Important rule for New Media: Be very, very careful of anyone, including me, who says you MUST only use New Media in a particular way — you must only update your status once each day, you must connect your Twitter feed to Facebook, you MUST tweet only about professional things, you must only tweet about personal things.
New Media experts like to think they have a corner on the market of New Media knowledge. Even worse, they like to think that they have all the right answers, all the time, for everyone. Despite that statement being ludicrous on its very face, more and more pundits seem determined to make everyone act…just…like…them.
For myself, I try to couch any advice in these terms…I have found these particular methods to work for me in accomplishing my unique goals. You mileage may/will vary, because your life and your work are individual to you. Hopefully, you can find some commonalties between my experience, my life, my work and your own.
I know it doesn’t have quite the ring of “YOU MUST DO THIS”, but I feel better about it. I also think that too many MUSTs is exactly what turns some people off on New Media Experts. Even the newest person to New Media knows that someone can’t be right 100% of the time. Conflicting advice abounds and yet some experts proclaim their version of the New Media truth as if it were etched by fire into stone tablets. They might not realize it, but being “too sure” about something can seriously damage your credibility. Provide only one version of “the truth” and someone is almost assured to come along to prove you wrong.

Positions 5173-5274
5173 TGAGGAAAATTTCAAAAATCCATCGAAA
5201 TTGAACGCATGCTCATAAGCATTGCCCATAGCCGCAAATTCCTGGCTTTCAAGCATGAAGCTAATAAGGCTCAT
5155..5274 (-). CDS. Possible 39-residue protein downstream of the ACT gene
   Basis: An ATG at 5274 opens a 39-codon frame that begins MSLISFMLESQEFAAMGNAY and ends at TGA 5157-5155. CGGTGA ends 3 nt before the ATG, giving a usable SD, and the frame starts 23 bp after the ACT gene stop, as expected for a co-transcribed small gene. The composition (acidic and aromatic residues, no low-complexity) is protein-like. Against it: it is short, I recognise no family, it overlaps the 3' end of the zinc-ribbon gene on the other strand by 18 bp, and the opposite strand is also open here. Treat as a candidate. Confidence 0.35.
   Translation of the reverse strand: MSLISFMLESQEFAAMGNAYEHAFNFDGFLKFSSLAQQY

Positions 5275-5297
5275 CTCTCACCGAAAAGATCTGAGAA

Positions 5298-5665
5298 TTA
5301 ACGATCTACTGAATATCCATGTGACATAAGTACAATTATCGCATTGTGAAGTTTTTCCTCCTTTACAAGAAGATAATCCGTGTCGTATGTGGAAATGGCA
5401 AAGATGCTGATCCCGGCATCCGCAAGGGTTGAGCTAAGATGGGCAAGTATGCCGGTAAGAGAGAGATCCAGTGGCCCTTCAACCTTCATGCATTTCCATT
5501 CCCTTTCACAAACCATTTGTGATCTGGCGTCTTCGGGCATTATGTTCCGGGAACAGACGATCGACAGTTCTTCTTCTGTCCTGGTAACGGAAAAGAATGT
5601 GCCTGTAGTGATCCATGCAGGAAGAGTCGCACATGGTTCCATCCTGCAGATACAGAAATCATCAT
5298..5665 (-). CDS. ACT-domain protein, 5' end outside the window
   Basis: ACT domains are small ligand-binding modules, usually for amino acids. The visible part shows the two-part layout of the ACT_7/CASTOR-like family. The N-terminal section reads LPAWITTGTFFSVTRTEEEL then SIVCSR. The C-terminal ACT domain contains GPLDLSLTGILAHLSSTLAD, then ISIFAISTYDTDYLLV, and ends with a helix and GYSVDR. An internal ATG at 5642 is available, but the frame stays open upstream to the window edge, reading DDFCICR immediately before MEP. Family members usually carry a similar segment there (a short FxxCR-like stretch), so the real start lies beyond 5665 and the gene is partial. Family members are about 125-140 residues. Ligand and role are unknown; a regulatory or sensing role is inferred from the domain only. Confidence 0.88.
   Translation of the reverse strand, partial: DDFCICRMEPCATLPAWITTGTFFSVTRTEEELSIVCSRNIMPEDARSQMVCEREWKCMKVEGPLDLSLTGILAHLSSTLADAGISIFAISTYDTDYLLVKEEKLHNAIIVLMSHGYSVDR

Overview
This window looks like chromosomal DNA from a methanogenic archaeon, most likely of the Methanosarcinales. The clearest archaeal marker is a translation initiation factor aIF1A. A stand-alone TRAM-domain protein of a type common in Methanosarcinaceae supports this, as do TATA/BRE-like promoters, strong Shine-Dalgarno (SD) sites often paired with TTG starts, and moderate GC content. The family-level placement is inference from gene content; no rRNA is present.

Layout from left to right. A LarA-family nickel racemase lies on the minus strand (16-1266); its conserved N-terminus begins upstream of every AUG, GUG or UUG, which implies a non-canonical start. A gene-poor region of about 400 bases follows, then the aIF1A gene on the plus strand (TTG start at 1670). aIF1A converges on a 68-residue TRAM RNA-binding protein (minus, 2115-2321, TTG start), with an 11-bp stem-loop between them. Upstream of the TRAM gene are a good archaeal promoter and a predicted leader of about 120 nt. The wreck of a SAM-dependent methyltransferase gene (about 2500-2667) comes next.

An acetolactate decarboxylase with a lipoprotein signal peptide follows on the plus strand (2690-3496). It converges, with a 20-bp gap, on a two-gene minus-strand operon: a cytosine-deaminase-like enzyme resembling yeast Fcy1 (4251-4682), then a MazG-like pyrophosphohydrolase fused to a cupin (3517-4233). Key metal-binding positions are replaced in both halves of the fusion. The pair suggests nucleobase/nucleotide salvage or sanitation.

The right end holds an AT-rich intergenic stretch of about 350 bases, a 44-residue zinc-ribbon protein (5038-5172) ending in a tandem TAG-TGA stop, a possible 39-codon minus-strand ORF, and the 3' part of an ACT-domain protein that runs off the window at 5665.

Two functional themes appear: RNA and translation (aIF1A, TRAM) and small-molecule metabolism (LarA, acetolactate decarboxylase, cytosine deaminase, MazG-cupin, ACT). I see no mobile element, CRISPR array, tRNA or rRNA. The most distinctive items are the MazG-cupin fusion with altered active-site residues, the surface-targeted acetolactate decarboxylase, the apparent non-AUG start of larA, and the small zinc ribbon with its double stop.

So, when you are confronted with a lot of New Media Musts, let this be a warning to look elsewhere for opposing opinions and look deeply for similarities between the experts situation and your own. Critically think about their advice and your experience and how they might mesh rather than blindly following their dictates. Sure, there might be some great advice there, but only you can decide if that advice is right for you.